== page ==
- China’s trade boomed in September, with imports rising 13.2% year-on-year, easily beating expectations for an increase of 0.3%, while exports rose 9.9% year-on-year.
- Medical supplies, including personal protective equipment, and electronics fuelled the rise in exports.
- China’s trade surplus with the US fell to 30.75 billion in September down from $US34.24 billion in August.
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China’s imports grew at their fastest pace so far this year in September, while exports continued to expand, as ongoing recovery in the world’s second largest economy fed an improvement in domestic consumption.
Official data on Tuesday showed imports rose by 13.2% year-on-year in September, far above market expectations for an increase of 0.3%, and up from August’s 2.1% drop. This was also the first increase in imports in three months, as domestic activity picked up.
Exports from China also posted solid growth, rising 9.9% year-on-year, marking the fourth consecutive month of increase in overseas sales, thanks in large part to demand for medical supplies and electronics.
“What had been more concerning, and had been for some time, was the weakness in the imports data and which until last month had been showing little sign of a significant pickup,” CMC Markets chief markets strategist Michael Hewson said. “This appears to have finally changed, as imports for September surged to their best levels this year, rising 13.2%.”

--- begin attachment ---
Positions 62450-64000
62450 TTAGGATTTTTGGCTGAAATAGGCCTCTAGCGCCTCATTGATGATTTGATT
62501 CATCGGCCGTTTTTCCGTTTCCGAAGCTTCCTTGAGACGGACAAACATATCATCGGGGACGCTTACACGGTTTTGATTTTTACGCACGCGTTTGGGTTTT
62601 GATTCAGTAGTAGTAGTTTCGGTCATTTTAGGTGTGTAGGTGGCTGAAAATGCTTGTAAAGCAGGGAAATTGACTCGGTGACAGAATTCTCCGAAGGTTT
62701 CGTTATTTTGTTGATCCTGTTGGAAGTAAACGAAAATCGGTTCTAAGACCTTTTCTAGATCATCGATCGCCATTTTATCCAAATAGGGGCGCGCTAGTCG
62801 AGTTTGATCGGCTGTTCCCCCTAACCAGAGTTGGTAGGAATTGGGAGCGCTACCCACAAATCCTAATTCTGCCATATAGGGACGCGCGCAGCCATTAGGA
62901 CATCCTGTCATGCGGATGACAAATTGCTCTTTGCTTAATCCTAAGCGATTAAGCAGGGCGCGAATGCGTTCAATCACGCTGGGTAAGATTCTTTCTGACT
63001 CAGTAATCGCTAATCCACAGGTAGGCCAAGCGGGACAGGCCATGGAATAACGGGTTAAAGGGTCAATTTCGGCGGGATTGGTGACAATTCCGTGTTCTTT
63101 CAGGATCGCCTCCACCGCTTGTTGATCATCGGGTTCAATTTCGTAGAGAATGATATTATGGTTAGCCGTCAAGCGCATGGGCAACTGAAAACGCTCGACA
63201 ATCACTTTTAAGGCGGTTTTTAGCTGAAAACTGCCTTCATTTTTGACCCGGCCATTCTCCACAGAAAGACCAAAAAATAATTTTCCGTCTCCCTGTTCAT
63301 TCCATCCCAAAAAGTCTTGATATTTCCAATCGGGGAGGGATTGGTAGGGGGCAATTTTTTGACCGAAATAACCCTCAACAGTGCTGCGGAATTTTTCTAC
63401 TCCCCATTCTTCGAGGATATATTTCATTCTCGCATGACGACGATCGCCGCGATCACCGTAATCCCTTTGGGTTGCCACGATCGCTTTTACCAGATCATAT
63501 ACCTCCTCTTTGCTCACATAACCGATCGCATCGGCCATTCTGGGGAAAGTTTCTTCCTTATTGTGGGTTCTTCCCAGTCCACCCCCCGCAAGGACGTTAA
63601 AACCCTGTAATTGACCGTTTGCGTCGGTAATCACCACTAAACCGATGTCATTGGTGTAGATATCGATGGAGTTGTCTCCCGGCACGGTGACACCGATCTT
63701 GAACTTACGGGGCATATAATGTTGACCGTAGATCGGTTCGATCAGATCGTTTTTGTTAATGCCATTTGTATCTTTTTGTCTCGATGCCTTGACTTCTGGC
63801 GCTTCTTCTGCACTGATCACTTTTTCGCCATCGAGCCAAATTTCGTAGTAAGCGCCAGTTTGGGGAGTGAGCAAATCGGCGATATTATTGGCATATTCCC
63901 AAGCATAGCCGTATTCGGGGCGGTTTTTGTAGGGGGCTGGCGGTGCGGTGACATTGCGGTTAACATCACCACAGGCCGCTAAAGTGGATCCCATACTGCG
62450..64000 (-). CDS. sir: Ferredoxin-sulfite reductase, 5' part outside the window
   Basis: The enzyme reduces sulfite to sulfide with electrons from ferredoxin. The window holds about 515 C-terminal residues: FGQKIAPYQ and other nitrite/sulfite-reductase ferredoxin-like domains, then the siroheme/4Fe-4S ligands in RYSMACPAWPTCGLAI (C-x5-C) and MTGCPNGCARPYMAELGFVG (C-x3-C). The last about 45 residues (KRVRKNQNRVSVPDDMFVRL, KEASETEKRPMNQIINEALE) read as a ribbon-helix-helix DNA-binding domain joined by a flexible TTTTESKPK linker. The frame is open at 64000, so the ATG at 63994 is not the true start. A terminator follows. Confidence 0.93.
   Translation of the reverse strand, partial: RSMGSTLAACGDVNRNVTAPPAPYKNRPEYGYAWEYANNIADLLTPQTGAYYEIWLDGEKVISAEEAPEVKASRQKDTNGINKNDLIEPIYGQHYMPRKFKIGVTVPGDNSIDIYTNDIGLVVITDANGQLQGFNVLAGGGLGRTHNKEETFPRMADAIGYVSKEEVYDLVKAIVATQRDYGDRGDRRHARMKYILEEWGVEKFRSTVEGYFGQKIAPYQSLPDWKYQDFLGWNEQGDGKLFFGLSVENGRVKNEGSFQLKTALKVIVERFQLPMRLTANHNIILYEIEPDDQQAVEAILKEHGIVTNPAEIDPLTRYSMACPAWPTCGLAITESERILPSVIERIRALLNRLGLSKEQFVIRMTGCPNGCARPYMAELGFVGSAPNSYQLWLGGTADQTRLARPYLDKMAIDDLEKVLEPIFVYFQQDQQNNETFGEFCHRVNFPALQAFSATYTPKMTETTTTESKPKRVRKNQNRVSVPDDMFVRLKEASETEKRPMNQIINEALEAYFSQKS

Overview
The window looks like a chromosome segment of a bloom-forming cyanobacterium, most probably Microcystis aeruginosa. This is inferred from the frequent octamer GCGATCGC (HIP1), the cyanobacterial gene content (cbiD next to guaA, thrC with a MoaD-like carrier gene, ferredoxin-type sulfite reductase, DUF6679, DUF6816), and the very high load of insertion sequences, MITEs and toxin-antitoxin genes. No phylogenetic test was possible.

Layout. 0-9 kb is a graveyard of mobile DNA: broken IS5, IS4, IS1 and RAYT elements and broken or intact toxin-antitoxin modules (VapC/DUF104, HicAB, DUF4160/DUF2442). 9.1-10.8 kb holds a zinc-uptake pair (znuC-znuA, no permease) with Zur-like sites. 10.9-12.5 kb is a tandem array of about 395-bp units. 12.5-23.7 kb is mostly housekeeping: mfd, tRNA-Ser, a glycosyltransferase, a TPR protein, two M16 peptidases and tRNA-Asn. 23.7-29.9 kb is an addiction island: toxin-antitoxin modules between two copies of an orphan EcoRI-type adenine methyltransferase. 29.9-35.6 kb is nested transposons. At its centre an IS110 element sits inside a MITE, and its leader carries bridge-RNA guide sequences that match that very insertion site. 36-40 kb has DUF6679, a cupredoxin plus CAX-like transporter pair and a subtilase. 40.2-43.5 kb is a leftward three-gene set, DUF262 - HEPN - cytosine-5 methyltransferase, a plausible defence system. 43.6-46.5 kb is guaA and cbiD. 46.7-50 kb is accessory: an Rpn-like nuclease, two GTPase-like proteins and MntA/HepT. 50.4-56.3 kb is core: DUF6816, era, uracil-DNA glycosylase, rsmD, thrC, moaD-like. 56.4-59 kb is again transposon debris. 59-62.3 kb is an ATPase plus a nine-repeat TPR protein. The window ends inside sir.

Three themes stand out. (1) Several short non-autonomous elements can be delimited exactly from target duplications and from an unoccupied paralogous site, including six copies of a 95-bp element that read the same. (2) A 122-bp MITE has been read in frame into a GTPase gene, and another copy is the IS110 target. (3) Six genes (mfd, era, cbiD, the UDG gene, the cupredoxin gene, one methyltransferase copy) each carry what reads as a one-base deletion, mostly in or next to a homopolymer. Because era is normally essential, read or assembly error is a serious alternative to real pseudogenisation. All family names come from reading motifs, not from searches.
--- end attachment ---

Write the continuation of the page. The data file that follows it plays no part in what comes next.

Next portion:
Exports were broadly in line with expectations and followed a 9.5% increase in August.
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China was the first country to be hit by the pandemic with an outbreak in Wuhan province and, as such, it is the first major economy to resume most business activity.
China’s closely watched trade surplus with the United States fell to $US30.75 billion in September from $US34.24 billion in August, leaving the surplus for the first nine months of the year at $US218.57 billion.
Under a “phase one” agreement that Beijing and Washington signed in January, China agreed to expand its purchases of certain US goods and services by a combined $US200 billion over 2020 and 2021, compared to 2017 levels.
Market watchers have pointed out China is far from meeting these conditions.
In order to meet that obligation, think-tank Peterson Institute for International Economics predicts China will need to buy a total of $US172.7 billion US goods by the end of this year.
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